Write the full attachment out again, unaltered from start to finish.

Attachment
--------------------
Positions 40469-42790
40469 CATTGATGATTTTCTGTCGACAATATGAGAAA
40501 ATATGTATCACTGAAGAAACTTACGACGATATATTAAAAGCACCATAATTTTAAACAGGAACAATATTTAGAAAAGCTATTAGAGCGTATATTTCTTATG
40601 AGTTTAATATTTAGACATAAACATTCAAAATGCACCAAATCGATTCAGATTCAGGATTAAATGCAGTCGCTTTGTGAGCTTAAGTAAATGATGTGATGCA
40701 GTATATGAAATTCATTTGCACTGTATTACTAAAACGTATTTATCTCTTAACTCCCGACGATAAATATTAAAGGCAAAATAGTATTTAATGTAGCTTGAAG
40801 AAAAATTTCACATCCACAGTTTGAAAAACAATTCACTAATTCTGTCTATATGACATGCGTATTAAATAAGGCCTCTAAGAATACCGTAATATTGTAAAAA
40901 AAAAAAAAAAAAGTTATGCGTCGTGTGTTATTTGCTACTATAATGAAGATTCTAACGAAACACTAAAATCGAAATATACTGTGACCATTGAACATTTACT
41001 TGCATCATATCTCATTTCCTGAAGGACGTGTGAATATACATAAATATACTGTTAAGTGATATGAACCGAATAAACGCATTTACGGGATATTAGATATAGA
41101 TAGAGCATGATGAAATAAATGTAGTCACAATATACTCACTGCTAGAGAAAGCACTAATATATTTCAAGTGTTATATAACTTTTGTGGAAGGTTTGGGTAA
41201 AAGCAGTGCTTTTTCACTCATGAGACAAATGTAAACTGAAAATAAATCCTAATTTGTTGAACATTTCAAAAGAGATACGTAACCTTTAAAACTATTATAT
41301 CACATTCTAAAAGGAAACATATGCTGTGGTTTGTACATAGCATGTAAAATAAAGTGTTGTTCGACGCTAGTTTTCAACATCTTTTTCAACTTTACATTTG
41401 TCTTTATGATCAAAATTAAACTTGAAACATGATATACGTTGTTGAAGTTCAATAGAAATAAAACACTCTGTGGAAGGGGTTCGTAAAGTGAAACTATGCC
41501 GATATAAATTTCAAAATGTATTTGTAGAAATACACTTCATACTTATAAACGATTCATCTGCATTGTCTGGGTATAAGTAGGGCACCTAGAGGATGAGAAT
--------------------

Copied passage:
Positions 40469-42790
40469 CATTGATGATTTTCTGTCGACAATATGAGAAA
40501 ATATGTATCACTGAAGAAACTTACGACGATATATTAAAAGCACCATAATTTTAAACAGGAACAATATTTAGAAAAGCTATTAGAGCGTATATTTCTTATG
40601 AGTTTAATATTTAGACATAAACATTCAAAATGCACCAAATCGATTCAGATTCAGGATTAAATGCAGTCGCTTTGTGAGCTTAAGTAAATGATGTGATGCA
40701 GTATATGAAATTCATTTGCACTGTATTACTAAAACGTATTTATCTCTTAACTCCCGACGATAAATATTAAAGGCAAAATAGTATTTAATGTAGCTTGAAG
40801 AAAAATTTCACATCCACAGTTTGAAAAACAATTCACTAATTCTGTCTATATGACATGCGTATTAAATAAGGCCTCTAAGAATACCGTAATATTGTAAAAA
40901 AAAAAAAAAAAAGTTATGCGTCGTGTGTTATTTGCTACTATAATGAAGATTCTAACGAAACACTAAAATCGAAATATACTGTGACCATTGAACATTTACT
41001 TGCATCATATCTCATTTCCTGAAGGACGTGTGAATATACATAAATATACTGTTAAGTGATATGAACCGAATAAACGCATTTACGGGATATTAGATATAGA
41101 TAGAGCATGATGAAATAAATGTAGTCACAATATACTCACTGCTAGAGAAAGCACTAATATATTTCAAGTGTTATATAACTTTTGTGGAAGGTTTGGGTAA
41201 AAGCAGTGCTTTTTCACTCATGAGACAAATGTAAACTGAAAATAAATCCTAATTTGTTGAACATTTCAAAAGAGATACGTAACCTTTAAAACTATTATAT
41301 CACATTCTAAAAGGAAACATATGCTGTGGTTTGTACATAGCATGTAAAATAAAGTGTTGTTCGACGCTAGTTTTCAACATCTTTTTCAACTTTACATTTG
41401 TCTTTATGATCAAAATTAAACTTGAAACATGATATACGTTGTTGAAGTTCAATAGAAATAAAACACTCTGTGGAAGGGGTTCGTAAAGTGAAACTATGCC
41501 GATATAAATTTCAAAATGTATTTGTAGAAATACACTTCATACTTATAAACGATTCATCTGCATTGTCTGGGTATAAGTAGGGCACCTAGAGGATGAGAAT